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Rwanda, Djibouti in joint venture to develop 10 hectares at SEZ

Saturday March 30, 2019

A partnership agreement to launch a joint venture which will see the development of Djibouti’s land in Rwanda, was signed on Thursday in Kigali between the two countries.

Djibouti has a 10-hectare piece of land in the Kigali Special Economic Zone which it was gifted in reciprocity to the land that Djibouti had given Rwanda back in 2013.

The agreement was signed by leaders from Prime Economic Zones Ltd which manages the Kigali Special Economic Zone and Djibouti Ports and Free Zones Authority, and was witnessed by Rwanda Development Board (RDB).

The joint venture could be established as soon as next week and would pave way for the beginning of the work to develop the land, including designing of project proposals.

“Together, we are going to develop infrastructure, advance factory units on the 10 hectares. In the next few months or years, we should see something on the land,” Emmanuel Hategeka, RDB’s Chief Operating Officer told the press during the signing.

Jeanne Isabelle Gasana, the Managing Director of Prime Economic Zones (PEZ) told The New Times that both the companies will each have 50 per cent stake in the new joint venture.

The leaders did not share many details about the plans for the development of the land, the kind of investments they will make and specific timelines for completion of activities set to be done.

However, Aboubaker Omar Hadi, the Chairman of Djibouti Ports and Free Zones Authority indicated that this was part of the bigger plan for the two countries to work together.

Rwanda owns about 60 hectares of land in Djibouti.

“We want to take Rwanda to the ocean and we want Rwanda to take us to the heart of Africa,” the Chairman said, emphasising the importance of the partnership.

Hadi had told The New Times in an exclusive interview at the sidelines of the just-concluded Africa CEOs Forum that the land is situated in the free trade zone along the port of Djibouti, making it strategic for investments like manufacturing and logistics.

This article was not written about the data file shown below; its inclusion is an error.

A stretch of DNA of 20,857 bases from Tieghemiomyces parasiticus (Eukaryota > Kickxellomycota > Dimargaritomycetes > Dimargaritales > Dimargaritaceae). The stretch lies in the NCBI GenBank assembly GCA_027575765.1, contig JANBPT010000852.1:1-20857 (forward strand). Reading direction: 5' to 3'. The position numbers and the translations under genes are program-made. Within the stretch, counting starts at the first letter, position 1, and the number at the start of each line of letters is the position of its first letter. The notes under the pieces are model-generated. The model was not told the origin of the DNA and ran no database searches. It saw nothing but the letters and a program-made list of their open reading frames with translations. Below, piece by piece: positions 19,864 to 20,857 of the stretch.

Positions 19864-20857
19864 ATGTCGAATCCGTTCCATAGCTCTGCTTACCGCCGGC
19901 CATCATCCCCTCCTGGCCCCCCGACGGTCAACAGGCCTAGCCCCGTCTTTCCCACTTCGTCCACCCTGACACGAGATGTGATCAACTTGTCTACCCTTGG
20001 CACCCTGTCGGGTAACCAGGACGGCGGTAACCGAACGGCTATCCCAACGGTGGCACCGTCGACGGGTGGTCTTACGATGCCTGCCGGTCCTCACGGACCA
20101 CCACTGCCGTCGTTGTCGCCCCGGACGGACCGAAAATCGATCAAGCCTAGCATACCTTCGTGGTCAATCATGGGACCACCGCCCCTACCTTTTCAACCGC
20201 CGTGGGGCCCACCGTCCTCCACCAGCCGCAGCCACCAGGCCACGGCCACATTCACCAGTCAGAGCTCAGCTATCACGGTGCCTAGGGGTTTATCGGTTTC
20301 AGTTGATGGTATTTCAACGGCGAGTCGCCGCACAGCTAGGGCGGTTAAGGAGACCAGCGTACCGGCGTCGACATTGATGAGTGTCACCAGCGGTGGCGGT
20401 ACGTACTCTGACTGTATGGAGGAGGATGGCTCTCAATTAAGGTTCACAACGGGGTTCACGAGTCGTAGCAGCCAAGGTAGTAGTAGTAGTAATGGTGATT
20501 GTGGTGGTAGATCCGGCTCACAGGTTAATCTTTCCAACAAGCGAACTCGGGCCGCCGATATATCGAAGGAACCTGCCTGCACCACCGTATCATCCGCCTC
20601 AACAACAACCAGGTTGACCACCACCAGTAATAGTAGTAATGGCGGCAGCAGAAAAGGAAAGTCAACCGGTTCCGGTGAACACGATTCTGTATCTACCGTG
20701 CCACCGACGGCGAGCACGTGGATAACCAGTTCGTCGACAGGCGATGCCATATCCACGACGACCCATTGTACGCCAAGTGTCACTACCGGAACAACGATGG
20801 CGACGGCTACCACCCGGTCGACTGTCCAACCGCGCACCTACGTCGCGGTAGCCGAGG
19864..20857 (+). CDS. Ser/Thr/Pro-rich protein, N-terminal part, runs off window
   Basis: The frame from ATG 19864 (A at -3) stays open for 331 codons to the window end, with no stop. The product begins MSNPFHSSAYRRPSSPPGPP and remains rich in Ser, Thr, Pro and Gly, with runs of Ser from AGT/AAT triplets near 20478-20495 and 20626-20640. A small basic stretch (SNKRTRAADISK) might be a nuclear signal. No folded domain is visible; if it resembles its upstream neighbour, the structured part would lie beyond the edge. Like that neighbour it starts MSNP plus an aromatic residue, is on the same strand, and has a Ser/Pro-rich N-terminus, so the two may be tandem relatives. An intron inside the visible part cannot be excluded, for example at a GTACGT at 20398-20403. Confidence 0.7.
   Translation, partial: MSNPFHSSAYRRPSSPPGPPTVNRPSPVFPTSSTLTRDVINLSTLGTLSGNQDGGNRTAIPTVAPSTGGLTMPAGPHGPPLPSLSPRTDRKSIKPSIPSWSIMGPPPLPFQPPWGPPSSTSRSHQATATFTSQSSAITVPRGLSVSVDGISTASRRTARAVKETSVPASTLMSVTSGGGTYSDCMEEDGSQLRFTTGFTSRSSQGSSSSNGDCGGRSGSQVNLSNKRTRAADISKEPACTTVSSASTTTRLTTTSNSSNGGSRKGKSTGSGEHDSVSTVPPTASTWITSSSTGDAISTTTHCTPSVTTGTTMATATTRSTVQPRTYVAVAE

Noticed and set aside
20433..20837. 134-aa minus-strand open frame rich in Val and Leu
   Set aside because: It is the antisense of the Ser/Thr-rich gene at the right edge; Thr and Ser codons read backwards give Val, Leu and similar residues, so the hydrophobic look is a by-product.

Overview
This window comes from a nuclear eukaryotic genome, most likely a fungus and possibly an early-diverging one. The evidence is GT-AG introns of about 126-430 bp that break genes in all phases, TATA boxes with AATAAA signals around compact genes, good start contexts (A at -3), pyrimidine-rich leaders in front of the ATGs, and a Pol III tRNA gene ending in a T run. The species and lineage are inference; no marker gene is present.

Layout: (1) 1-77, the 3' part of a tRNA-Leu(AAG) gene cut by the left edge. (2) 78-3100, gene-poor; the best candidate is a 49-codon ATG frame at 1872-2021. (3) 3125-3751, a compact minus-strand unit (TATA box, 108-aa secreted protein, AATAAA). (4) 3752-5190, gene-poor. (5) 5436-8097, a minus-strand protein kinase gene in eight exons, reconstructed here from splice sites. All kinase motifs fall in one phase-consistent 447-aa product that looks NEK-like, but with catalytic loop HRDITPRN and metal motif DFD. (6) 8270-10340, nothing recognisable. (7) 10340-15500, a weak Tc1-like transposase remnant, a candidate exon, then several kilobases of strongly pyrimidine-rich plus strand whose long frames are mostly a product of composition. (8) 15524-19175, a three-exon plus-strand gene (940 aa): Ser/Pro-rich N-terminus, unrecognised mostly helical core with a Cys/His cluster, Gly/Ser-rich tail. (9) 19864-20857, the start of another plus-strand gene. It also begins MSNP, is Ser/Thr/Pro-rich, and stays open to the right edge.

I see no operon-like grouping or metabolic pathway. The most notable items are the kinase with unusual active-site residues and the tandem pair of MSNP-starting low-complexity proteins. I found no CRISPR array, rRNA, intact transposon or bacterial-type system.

Djibouti has the largest industrial park in Africa, the Djibouti International Free Trade Zone, which covers 48.2 square kilometres of land and lies along the coastline.

The economic zone was inaugurated last year in the presence of President Paul Kagame who at the time expressed support saying that the free trade zone would also benefit the region, including Rwanda.

New trade corridor

Hadi stated that they are now building infrastructure to have a corridor to the great lakes countries.

“Alongside Dar es Salam corridor and Mombasa we are offering Djibouti corridor through Uganda, South Sudan and Ethiopia,” he noted, adding that Djibouti has sufficient ports with capacity to handle a lot of traffic.

Hadi had earlier met the Minister for Trade and Commerce Soraya Hakuziyaremye in Kigali, a discussion he said focused on how the two countries can co-invest in feasible economic sectors.

“The conversation was about investing together on shipping lines and on the free zones. We are investing here in Kigali and also Rwanda is investing in Djibouti. The discussion was about how we can fast-track and finalise, in the next one or two years, this investment,” he said.

In 2013, Djibouti offered Rwanda a 20-hectare piece of land at the port of Djibouti, and the latter was in reciprocity offered a plot of land in the Kigali Special Economic Zone.

In 2017, Djibouti Government allocated more hectares of land to Rwanda, expanding from the 20ha to the current 60ha near the Autonomous Port of Djibouti and the Dubai World International Port.

The land has potential to generate revenue to Rwanda and help the landlocked country gain access to international markets.

It is currently remains unexploited.

But Hategeka said they have handed over a letter to Djibouti defining the implementation modalities and the development of her land in Djibouti.

“Djibouti has offered to include our land into their bigger Djibouti international free trade zone project, and by virtue of Rwanda owning a piece of that land we become equity shareholders in the bigger project of Djibouti,” he said.

Djibouti International Free Trade Zone and the seashore are set to become a centre for shipping, trade, commerce and finance in the region, the country’s leaders believe.

“We are building the infrastructure. For the past three years, three new ports have been built and one free zone,” he noted.

With the development, the country wants to connect the East Africa region.

At the moment, out of 49 landlocked countries in the world, 16 are in Africa and ten in the horn of Africa.


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